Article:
If it works with your lifestyle, intermittent fasting can be beneficial for managing weight, blood sugar, and more.
Wellness folks love to sing the praises of IF for everything from weight loss and blood sugar management to dialing down inflammation. But *does* intermittent fasting work? Or is it just another flash in the pan of fad diets?
Read on for the full IF rundown, including what it is, how to schedule it, and whether the practice has real health benefits.
There are many ways to structure IF. You can follow one of the popular pre-set formats or blaze your own trail (preferably under the guidance of a registered dietitian).
Most IF plans fall into one of four main categories:
- Time-restricted feeding (TRF): This common version of IF stipulates eating during specific hours of the day, then fasting for the remainder of the day. Popular variations include the 16:8 plan (fasting for 16 hours, then eating within the next 8 hours) and the 14:10 (same concept, different hours).
- The 24-hour fast: Known as “eat, stop, eat,” this IF method involves fasting for an entire 24 hours once or twice a week. It’s also called periodic prolonged fasting (PF) or intermittent calorie restriction (ICR).
- The 5:2 method: Here, we have five days per week of regular, unrestricted eating followed by two days of eating 500–600 calories per day.
- Alternate day fasting (ADF): As its name implies, this one involves fasting (albeit in a modified way) every other day. For example, eat what you want for a day, then stick to 500 calories the next day, then go back to usual for the third day… and so on.
“For many people, creating a smaller eating window during the day will restrict calories enough to achieve weight loss,” says dietitian Shannan Bergtholdt, MS Ed, RDN, of Revolution RD.
A 2015 systematic review of 40 studies also found IF effective for weight loss. Folks who followed an IF plan lost an average of 7–10 pounds over 10 weeks — but we don’t know if the weight stayed off afterward.
Another 2020 review found that participants in 27 studies lost 0.8–13% of their baseline weight while participating in IF. Again, the lack of follow-up doesn’t tell us if folks gained the weight back later.
It’s not super clear whether IF is better than general calorie restriction when it comes to weight loss. A 2017 study with 100 participants found that alternate-day fasting didn’t produce better results than limiting daily calories through portion control or calorie counting.
IF shows promising results for short-term weight loss, but more research is needed to understand its long-term effects.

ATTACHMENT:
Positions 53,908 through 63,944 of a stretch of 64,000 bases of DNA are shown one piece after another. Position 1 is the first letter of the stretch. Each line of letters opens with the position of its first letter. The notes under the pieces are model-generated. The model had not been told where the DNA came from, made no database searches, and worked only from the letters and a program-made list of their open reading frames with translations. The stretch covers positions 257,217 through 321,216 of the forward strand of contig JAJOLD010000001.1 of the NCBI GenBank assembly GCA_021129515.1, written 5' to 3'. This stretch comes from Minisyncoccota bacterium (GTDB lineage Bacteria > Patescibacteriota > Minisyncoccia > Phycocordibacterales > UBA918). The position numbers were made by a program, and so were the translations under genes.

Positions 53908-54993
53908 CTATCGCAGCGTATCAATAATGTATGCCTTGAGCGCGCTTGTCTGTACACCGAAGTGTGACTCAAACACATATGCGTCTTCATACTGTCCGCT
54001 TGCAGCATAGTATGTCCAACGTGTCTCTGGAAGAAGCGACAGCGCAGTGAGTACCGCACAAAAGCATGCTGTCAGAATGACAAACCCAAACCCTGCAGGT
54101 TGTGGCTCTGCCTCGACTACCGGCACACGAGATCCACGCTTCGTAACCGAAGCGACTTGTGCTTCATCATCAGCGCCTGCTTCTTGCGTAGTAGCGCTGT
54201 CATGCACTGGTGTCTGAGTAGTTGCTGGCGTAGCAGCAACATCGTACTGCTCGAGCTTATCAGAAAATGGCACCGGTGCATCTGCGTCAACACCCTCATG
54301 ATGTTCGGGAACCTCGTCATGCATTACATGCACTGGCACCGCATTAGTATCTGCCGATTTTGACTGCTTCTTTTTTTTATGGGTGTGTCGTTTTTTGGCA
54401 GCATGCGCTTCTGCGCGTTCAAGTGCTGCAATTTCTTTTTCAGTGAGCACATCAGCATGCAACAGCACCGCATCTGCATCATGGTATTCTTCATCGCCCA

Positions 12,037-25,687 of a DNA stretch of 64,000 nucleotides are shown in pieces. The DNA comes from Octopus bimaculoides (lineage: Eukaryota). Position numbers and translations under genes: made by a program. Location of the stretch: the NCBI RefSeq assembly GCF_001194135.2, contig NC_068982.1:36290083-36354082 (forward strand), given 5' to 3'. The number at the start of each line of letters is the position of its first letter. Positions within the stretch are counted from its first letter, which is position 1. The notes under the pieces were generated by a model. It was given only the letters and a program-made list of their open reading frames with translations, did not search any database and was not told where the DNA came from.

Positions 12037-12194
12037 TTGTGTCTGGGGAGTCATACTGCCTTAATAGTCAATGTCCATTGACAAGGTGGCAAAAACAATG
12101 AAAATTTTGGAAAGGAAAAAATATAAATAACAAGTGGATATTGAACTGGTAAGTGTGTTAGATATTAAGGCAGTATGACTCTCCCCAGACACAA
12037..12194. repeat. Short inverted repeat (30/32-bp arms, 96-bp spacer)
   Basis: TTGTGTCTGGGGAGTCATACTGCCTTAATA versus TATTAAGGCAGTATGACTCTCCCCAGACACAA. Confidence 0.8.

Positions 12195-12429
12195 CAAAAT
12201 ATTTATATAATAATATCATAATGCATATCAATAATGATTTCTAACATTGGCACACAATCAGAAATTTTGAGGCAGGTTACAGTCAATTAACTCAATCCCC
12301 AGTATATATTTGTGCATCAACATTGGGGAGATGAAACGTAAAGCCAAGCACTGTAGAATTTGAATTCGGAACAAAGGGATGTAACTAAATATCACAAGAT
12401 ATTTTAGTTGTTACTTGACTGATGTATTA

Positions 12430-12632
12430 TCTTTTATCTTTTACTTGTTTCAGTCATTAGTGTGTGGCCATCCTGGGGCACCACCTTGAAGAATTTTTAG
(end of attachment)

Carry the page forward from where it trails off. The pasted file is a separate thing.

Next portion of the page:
So, is IF effective for anything beyond calorie restriction?
“There is evidence of metabolic benefits, such as improved insulin sensitivity, particularly if meals are eaten earlier in the day,” Bergtholdt says.
And some research suggests that IF *might* lower the risk of cardio-metabolic disease by decreasing your:
- oxidative stress (the kind that causes systemic inflammation)
- blood pressure
- “bad” LDL cholesterol
- symptoms of gastroesophageal reflux disease (GERD)
Of course, IF is no golden ticket to good health. Someone following IF could technically nosh on cheesy fried nachos for 8 hours straight. In general, the best way to support your health is to eat an array of whole foods with nutrients like fiber, protein, and healthy fats.
How long before I see results?
Big-picture benefits like disease prevention are a long game. But some folks drop lbs (if that’s the goal) within weeks.
“Most people start to experience weight loss between 2–10 weeks after starting,” says weight loss dietitian Melissa Mitri, MS, RD. “These results can vary depending on your fasting schedule, what you’re eating, your exercise regimen, and other lifestyle factors like sleep and stress.”
Remember, every body is different. As Mitri said, your potential for weight loss is also highly influenced by other lifestyle factors.
How to make an intermittent fasting schedule
Your IF schedule will depend on which form of fasting works best for you. Consider everything from your work schedule to your personality type. Some folks prefer an all-or-nothing approach (24-hour fast, anyone?), whereas others like a less rigid schedule that allows 500–600 calories even on fasting days.
When in doubt, start small.
“I always recommend starting with the least restrictive fasting schedule,” says Mitri. “For example, if they’re new to fasting, we’d start with a 12-hour fasting schedule where they only eat from, say, 8 AM to 8 PM. As their body adapts, we would gradually reduce the eating window time down to 10 hours, 8 hours, etc., to find the best fit.”
PSA: It’s *always* best to consult a dietitian or doc before going all-in on fasting. Removing your body’s fuel source for a significant length of time is *kind of* a big deal, especially if you have underlying health conditions!
Does sleeping count as fasting?
Does fasting burn belly fat?
Still, it’s not an open-and-shut case. More research is needed to determine whether IF is useful for targeting abdominal fat specifically.
Can you drink coffee while intermittent fasting?
That depends on your health goals.
“When fasting for complete gut rest or metabolic rest … black coffee would break a fast. There is a negligible amount of calories in coffee, but caffeine does stimulate metabolism,” says Bergtholdt.
On the other hand, if you’re fasting for weight loss, calorie-free black coffee isn’t a dealbreaker, she says.
Intermittent fasting isn’t right for everyone. If you tend to turn into a raging, Hulk-like monster if you don’t eat for a few hours, consider other eating plans.
But if you’re OK with putting down your fork for a prescribed window of time each day or week, IF may be an effective, uncomplicated route to weight loss, blood sugar management, blood pressure reduction, and more.